“Complacency Is The Enemy,” Or “Redundancies as Barometer of Impact:”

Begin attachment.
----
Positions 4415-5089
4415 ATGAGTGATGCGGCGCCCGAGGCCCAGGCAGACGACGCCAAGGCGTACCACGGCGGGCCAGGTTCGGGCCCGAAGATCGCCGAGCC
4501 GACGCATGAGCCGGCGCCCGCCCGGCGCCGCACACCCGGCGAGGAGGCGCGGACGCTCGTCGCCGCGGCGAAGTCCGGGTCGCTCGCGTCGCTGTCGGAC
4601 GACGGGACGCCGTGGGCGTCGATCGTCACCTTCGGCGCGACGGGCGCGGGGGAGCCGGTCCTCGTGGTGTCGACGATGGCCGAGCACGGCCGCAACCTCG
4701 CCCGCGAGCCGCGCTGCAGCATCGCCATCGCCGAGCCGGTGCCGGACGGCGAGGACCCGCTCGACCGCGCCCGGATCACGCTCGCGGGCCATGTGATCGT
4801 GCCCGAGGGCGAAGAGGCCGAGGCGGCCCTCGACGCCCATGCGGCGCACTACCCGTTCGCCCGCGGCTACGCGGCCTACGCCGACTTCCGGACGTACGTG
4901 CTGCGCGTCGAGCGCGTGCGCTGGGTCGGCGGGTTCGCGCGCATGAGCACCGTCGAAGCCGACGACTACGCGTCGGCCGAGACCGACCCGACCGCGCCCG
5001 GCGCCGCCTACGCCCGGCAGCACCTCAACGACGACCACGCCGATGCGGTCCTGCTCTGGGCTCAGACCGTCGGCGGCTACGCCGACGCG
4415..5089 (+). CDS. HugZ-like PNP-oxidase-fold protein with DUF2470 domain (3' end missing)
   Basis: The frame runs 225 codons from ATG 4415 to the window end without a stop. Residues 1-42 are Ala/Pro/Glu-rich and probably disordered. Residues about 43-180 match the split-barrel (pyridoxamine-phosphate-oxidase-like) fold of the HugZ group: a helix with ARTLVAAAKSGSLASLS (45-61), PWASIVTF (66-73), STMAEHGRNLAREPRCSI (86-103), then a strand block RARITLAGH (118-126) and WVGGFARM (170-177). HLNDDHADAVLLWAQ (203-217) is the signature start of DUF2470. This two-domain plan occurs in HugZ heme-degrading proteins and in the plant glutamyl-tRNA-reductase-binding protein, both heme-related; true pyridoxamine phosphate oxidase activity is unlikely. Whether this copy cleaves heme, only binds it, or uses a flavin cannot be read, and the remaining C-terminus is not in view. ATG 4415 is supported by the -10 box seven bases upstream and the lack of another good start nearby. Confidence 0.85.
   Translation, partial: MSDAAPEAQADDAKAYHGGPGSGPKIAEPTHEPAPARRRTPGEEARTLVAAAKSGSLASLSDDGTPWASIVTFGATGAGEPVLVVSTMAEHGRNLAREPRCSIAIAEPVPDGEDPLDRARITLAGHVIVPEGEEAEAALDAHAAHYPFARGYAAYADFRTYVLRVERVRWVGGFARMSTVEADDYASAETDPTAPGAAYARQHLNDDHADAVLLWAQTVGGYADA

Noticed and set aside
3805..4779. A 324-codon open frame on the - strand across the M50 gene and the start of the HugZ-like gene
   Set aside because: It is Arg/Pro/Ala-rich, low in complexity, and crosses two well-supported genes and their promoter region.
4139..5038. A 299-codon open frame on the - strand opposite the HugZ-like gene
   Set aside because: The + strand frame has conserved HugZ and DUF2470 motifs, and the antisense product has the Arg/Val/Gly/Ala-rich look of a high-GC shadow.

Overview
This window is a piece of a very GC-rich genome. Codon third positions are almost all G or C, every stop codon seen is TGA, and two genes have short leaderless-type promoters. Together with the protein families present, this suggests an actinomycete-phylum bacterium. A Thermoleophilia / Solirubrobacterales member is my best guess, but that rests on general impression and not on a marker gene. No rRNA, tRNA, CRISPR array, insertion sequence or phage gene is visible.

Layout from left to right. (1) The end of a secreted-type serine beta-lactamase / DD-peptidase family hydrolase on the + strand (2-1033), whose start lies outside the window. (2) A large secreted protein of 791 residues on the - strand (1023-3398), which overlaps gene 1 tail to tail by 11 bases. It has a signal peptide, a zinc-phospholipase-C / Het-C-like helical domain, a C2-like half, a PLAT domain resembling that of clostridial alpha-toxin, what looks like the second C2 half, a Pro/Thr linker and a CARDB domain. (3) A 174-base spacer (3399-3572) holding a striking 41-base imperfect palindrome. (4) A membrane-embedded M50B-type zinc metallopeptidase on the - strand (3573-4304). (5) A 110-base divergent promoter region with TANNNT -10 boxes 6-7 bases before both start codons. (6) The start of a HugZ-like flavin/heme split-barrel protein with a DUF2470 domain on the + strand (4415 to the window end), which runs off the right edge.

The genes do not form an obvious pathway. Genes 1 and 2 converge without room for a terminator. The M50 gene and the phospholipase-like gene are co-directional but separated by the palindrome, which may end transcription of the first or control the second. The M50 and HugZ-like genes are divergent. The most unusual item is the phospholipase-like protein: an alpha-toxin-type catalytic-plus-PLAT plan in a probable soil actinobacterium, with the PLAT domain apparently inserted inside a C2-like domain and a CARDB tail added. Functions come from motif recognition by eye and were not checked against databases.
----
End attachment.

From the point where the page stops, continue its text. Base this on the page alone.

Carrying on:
The collection is bound together in the grittiest sense, by a determined mission to seek out those voices which exhibit a pressing drive to create inventions out of even the most utilitarian of devices. There is a blinding urgency to these works, both individually and collectively, which makes them not only salient but solvent. As Wolff notes in her introduction, “Weird Is An Emotion,” the “most integral editorial function and aim is to find and publish writing that bear’s the mark of the author’s singular impulse – it’s exigency, if you will (and I will).” What evolves out of this collection exceeds the urgency that we’ve come to expect, and indeed depend upon, from Fence. From this plurality of aesthetics emerges a virginal sense of emergency. The thrill of forever starting out. Upon reading Lethem’s introduction, “Young and Green,” largely a recollection of founding a then renegade magazine – conjointly thrilling over and slogging through a growing onslaught of blind submissions – for a moment I was reminded of a scene from a recent Madmen where adman and prototypical New York suit, Don Draper, finds himself holed up at a bar on his lunch break, covetously reading a copy of Frank O’Hara’s newly minted Meditations In An Emergency. Cliché? Perhaps. But not without it’s point: with this anthology, Rebecca Wolff has recognized not only the importance, but the private pleasure, of putting forth stories which continually transcend the ranks. In Rick Moody’s words, this is an anthology of works which “challenge, confront, arrest,” and in so doing retain an unexpected levity, and in some cases a nearly catholic imperative, even as they age. As Ben Marcus notes in his introduction, “It’s great and rare when a journal is still around to celebrate its own birthday.” Cheers to that and many more.